The Money Secrets You Should Never Keep in a Relationship
Some relationships are full of secrets and lies. Those secrets often pertain to personal finances. A recent CreditCards.com report found roughly 13 million Americans have a hidden bank or credit card account. If you’re being financially unfaithful, it’s only a matter of time before those secrets catch up to you. Therapist Sunny Shulkin said the best way to put an end to financial infidelity is to be truthful and reveal your money secrets so that trust can re-enter the relationship:
Eventually, the [romantic feelings] wear off and the differences between us pile up. He sees my spending as frivolous; I see his scrimping as choosing money over my emotional well-being. Our worlds become awash in our differences. Financial infidelity is about the inevitable power struggle we will have over money and the way out of that struggle toward reclaiming the trust and safety we once had for the asking.
If you want to keep your relationship intact, it’s time to start telling the truth. Here is some financial dirty laundry you need to air out.
You’re paying child support for a child you never mentioned
If a large chunk of your money is going toward child support, you need to say something. It will eventually become difficult to keep a secret like this because your spouse will start to wonder why the household finances are always so tight. It would be in your best interest to mention any children from a previous relationship. Secrets like this usually don’t go over very well if they’re uncovered accidentally.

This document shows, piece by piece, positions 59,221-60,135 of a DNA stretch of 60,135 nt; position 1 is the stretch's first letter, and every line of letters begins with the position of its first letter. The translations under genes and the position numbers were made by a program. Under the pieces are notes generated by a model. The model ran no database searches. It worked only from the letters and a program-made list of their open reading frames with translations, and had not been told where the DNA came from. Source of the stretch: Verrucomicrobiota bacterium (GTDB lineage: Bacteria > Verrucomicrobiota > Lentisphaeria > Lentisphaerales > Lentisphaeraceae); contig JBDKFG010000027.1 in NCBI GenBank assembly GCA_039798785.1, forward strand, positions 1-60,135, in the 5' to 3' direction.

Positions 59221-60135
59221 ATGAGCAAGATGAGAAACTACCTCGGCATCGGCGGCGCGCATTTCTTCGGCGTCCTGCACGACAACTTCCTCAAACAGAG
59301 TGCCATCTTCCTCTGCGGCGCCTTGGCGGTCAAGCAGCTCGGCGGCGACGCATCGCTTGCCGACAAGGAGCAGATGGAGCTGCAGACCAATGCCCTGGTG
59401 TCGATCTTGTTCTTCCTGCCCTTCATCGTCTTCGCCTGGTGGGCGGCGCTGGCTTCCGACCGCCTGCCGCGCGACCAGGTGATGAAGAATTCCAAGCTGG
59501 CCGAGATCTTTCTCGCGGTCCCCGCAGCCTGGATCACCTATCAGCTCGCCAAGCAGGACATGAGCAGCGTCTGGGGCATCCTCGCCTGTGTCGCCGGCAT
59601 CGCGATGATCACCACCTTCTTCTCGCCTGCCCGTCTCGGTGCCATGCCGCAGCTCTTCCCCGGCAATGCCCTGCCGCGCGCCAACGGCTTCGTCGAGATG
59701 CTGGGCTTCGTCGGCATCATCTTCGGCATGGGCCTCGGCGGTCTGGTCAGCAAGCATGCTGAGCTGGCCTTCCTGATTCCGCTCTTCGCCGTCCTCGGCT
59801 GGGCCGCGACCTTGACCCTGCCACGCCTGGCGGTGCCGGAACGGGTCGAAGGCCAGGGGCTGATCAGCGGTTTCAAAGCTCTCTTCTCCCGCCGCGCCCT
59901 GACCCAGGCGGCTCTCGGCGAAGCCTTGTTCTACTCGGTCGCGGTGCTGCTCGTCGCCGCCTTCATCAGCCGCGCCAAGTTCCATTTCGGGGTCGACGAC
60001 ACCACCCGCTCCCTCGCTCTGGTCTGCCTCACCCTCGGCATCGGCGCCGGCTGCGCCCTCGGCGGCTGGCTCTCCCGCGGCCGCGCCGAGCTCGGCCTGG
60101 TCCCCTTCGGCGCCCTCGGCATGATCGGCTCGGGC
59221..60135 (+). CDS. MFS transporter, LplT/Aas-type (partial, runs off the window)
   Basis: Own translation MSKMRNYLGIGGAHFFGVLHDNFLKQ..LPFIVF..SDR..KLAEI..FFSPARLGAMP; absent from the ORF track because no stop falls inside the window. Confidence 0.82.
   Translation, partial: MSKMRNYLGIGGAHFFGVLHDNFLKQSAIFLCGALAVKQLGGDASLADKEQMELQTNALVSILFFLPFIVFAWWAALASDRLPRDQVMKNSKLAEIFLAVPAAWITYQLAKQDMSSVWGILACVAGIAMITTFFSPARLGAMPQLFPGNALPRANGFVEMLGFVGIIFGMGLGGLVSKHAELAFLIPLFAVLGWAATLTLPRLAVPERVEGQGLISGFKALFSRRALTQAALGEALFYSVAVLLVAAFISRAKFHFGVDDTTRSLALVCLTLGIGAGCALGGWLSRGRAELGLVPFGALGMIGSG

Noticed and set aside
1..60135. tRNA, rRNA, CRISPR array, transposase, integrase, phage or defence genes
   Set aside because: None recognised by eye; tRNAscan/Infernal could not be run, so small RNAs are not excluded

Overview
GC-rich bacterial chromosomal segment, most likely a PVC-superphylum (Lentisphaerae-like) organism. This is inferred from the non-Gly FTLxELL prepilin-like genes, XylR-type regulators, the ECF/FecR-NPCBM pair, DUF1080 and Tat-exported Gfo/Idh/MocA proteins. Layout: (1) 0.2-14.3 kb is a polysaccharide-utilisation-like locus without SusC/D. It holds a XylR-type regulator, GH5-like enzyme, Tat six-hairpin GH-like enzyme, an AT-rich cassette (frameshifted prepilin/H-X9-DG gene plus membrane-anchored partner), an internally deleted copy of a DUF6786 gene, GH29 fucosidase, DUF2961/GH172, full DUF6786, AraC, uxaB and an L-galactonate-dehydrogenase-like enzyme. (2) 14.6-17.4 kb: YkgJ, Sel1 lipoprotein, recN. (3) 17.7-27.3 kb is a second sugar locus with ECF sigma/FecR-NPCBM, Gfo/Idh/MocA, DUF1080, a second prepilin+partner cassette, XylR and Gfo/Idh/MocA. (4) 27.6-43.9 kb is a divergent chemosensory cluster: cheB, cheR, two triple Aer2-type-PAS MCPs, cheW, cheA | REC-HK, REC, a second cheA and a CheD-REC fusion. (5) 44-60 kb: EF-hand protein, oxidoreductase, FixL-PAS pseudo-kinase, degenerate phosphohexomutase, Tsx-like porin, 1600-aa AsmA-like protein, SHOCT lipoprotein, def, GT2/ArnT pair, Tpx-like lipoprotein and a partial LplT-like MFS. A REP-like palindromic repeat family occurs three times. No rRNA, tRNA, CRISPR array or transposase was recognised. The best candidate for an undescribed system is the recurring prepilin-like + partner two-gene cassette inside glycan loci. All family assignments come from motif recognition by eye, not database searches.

“The bottom line is this: if we do not feel financially safe and secure in our primary relationships, we cannot experience financial intimacy. In order to be truly financially intimate, we must first learn how to openly and honestly communicate about money while safely expressing our hopes, fears, needs, and desires,” said therapist Deborah Price.
You have a spending problem
Do you shop a lot and can’t seem to stop? If you make frequent purchases and feel the need to hide them in your closet or garage, you may have a problem with spending. If your spending is out of control, you should let your partner know what is going on so you can both work on getting help. A shopping addiction, if not addressed, can ruin your financial life. Come clean and work on a plan to help you get a handle on spending. One resource worth checking out is Stopping Overshopping, which features an online center and group coaching.
“The average American suffers from an excess of choice and a self-imposed mandate to ‘keep up with the Joneses.’ Meanwhile, the Joneses are drowning in credit card debt as nearly 24% of families are unable to pay off their credit card balances in full and most have bills that are at least 30 days past due,” said therapist Bonnie Eaker Weil.
You have an expensive hobby or secret lifestyle
If you secretly spend your time after work at the gentlemen’s club or you’re spending your paycheck on subscriptions to adult websites, this may eventually result in a money drain that could become harder to conceal. If you feel the need to hide these activities from your spouse, you may need to have a bigger conversation about how you spend your free time and explore why you feel the need to hide this part of your life. Sometimes financial infidelity is an outgrowth of a bigger problem in your relationship. You may discover you’ve both been feeling disconnected from each other and have been searching for something outside the marriage to fill the void.
“Bad financial lovemaking can be worse than bad sex: it can be driven by selfishness, deceit, or manipulation. As in a sexual relationship, a financially intimate relationship is no place to put misguided trust, because bad financial and sexual choices can ruin your life,” said Dr. Boyce Watkins.
Consider counseling so you can both get to the root of the problem. Get your issues resolved now before you have a much more expensive financial problem to deal with later on: divorce.